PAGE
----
Issue 2 Table of Contents

Cover of the second and current issue of JRAEO.

Cover of the second and current issue of JRAEO.


Issue 2 (December 2014) is  now available to all (subscribers get it exclusively when the issue is current).  Download link is below.

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Page 1. Editor’s Comments

Page 2. Assistant Editor’s Comments 

Section A – Research

Page A3.  The State of Astronomy Teaching in Québec’s Primary and Elementary schools:  A Survey of Teachers

     Pierre Chastenay

We present the results of a survey of Québec primary and elementary (K-6) teachers that questioned them about their practice of astronomy teaching in K-6 classrooms, background in Science and Technology (S&T), pre-service education, goals and objectives for astronomy teaching, attitudes toward teaching astronomy, resources and materials used, efficacy of pre- and in-service training, and needs for in-service training.  A total of 138 respondents completed the questionnaire using an iPod app.  We found that the majority of respondents didn’t study science after high school and have no experience in S&T employment.  It was also found that only 43% of respondents actually teach astronomy to their class, using mostly reading material, and that half of them teach astronomy less than 5 hours per year.  Major obstacles to teaching astronomy are lack of experience and training, lack of resources and equipment, insufficient classroom arrangement, and perceived incompetence in astronomy.  Pre-service education in astronomy, in science, and in science teaching is considered mainly unsatisfactory or non-existent; in-service training consists mainly of conversations with colleagues and is considered inefficient or non-available. Most respondents consider that 3 to 5 hours of training per year in astronomy teaching would be sufficient for them to gain more confidence in teaching astronomy.  Based on these results, ways to enhance the teaching of astronomy in Québec’s K-6 classrooms are discussed.

Page A41. The Development of a Mini-Celestial sphere Model to Enhance High school Students Conceptual Understanding of Astronomical Phenomena

     Sopita Jansri, Deborah Jo Tippins, and Watcharee Ketpichainarong

This study investigated the impact of The Mini Celestial Sphere Model (MCS model) on high school students’ conceptual understanding of the celestial sphere, astronomy coordinate systems, the path of the Sun, and seasons.  The MCS model was developed to enhance students’ understanding of the apparent motion of celestial objects in relation to Earth’s rotation on its axis.  Ninety four high school students in Bangkok Thailand participated in an astronomy class for four weeks.  A 5E learning cycle approach was used to facilitate students’ use of the MCS model to explore astronomy concepts.  Twenty items pre-posttest was used to assess students’ conceptual understanding.  Thirty students were interviewed before and after using the MCS model and were provided with a clear plastic dome to demonstrate their understanding during the interviews.  The results indicated that prior to using the MCS model most of students held alternative concepts about the path of the Sun and seasons.  After using the MCS model students’ conceptions and understanding of all topics improved.  Most of them could explain that the apparent motion of celestial objects is caused by the Earth’s rotation on its axis and that the Sun’s path change and seasonal change is caused by the Earth’s tilted axis and its revolution around the Sun.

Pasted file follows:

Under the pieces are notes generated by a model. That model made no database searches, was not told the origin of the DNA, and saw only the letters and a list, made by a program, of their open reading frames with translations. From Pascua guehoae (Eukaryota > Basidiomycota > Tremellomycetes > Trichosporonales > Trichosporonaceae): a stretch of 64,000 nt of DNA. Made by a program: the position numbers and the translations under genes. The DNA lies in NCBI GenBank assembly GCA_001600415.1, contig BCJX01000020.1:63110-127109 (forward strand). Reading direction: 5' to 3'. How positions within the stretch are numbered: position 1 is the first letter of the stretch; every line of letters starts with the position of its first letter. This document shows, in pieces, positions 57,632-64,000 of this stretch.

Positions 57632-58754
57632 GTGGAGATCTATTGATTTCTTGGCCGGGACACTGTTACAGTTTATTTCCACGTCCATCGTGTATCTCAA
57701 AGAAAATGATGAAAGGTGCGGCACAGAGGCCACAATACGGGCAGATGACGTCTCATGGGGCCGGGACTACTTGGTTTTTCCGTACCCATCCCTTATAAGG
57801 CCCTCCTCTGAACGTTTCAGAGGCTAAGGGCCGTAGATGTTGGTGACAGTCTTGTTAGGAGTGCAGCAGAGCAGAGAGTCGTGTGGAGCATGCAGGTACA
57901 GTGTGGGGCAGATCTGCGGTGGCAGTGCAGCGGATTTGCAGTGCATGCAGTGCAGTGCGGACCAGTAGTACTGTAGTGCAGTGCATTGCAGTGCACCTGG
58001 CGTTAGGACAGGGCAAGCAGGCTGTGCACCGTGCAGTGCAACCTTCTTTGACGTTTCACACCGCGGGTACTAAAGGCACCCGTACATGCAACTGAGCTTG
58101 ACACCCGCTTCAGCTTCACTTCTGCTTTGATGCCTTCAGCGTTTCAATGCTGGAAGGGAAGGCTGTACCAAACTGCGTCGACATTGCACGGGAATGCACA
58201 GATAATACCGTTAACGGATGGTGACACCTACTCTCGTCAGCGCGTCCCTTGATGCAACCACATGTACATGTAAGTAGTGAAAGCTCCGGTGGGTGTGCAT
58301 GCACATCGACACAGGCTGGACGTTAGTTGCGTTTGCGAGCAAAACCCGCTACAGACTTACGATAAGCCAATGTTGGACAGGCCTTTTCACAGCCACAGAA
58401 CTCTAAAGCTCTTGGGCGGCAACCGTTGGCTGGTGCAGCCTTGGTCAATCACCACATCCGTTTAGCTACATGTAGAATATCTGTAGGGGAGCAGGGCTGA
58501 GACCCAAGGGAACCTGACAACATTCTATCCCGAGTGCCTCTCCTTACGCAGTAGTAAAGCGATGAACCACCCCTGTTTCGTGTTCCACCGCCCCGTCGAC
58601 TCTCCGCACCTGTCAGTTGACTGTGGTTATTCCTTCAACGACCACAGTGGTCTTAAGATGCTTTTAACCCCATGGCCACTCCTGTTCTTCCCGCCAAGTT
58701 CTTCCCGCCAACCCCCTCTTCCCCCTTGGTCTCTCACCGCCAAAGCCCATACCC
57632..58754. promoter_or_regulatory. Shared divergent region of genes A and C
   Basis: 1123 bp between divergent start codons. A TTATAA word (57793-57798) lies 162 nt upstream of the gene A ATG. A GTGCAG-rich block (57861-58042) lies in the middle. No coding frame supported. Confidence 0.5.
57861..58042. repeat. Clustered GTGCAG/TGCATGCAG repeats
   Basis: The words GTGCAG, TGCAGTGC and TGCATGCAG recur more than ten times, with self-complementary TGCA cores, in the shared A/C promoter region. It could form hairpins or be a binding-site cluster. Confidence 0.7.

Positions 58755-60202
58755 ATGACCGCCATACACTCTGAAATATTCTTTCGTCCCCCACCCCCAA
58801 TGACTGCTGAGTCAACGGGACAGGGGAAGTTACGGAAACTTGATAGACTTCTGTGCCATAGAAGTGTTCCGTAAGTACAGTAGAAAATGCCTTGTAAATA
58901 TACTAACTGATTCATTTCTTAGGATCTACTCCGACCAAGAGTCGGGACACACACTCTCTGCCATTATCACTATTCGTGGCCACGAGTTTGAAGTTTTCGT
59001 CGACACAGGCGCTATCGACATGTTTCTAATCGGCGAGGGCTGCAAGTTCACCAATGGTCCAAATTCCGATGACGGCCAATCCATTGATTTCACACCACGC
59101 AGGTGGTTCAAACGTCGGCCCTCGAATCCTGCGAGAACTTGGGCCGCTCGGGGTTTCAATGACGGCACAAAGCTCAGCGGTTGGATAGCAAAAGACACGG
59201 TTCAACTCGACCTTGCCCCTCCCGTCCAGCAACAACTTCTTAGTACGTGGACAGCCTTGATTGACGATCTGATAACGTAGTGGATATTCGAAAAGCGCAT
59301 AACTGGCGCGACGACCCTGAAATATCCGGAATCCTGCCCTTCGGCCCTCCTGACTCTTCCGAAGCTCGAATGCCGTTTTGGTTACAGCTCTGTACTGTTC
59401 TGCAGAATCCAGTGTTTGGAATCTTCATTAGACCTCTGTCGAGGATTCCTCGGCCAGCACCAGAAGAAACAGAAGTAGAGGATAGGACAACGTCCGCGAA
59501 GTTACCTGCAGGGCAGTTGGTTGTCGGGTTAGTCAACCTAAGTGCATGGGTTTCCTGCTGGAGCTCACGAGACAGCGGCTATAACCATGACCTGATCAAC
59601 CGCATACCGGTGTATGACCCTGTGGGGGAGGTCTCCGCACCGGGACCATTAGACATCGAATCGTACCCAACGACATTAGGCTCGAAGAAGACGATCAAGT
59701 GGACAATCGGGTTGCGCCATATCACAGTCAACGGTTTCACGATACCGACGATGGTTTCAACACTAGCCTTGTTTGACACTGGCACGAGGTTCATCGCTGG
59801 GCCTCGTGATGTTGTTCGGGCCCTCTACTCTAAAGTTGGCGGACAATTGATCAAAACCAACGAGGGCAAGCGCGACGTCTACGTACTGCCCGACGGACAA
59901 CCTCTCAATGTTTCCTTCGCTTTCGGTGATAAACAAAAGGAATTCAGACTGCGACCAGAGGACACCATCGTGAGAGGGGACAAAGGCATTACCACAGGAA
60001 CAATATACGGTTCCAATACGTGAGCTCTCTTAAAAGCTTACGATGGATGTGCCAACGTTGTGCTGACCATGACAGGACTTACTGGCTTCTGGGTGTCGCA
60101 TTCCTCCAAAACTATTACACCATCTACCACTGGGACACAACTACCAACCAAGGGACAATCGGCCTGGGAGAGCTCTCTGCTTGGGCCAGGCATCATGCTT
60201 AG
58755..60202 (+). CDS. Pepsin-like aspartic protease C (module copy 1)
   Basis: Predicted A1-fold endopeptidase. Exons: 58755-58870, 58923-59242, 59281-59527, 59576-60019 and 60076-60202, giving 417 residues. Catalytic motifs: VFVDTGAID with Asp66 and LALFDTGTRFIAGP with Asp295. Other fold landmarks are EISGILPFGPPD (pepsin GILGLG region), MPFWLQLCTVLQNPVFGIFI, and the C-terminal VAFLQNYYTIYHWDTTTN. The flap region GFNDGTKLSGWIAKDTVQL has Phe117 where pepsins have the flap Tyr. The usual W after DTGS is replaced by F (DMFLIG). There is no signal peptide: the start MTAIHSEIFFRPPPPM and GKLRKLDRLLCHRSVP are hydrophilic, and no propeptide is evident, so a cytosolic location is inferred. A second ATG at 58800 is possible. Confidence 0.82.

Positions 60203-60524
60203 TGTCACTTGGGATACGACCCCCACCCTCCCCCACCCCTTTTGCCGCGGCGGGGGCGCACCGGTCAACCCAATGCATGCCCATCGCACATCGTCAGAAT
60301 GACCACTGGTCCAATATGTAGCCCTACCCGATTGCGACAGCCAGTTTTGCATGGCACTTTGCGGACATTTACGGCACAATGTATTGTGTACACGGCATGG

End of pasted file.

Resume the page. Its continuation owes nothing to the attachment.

Section B – General Articles

Page B67.  Status of European Planetariums Discussed at the 2014 Symposium of Planetariums

     Dario Tiveron

A symposium of planetariums discussed the status of the field in France, Germany and Italy.  Key points are that in some countries, family visits are predominant rather than school and teachers, and that the economy impacts the ability of families to spend money for admissions, more than the effect of government funds for budgets.

Page B69.  Astronomy in the Park:  Linking Cultural Heritage and Dark Skies

     Daniel Brown

This article outlines the impact of a project carried out by Nottingham Trent University in collaboration with the Peak District National Park Authority and the Peak District Dark Sky group.  The project focussed on engagement with audiences not normally involved with astronomy, unconventional locations for astronomy, and utilizing simple observational skills side by side with advanced astronomy equipment.  Visitors experienced how light pollution spoils the night sky and impedes a complete experience of some ancient sites within the Peak District National Park.  The events triggered emotional responses from participants and developed a motivation to help reduce light pollution.

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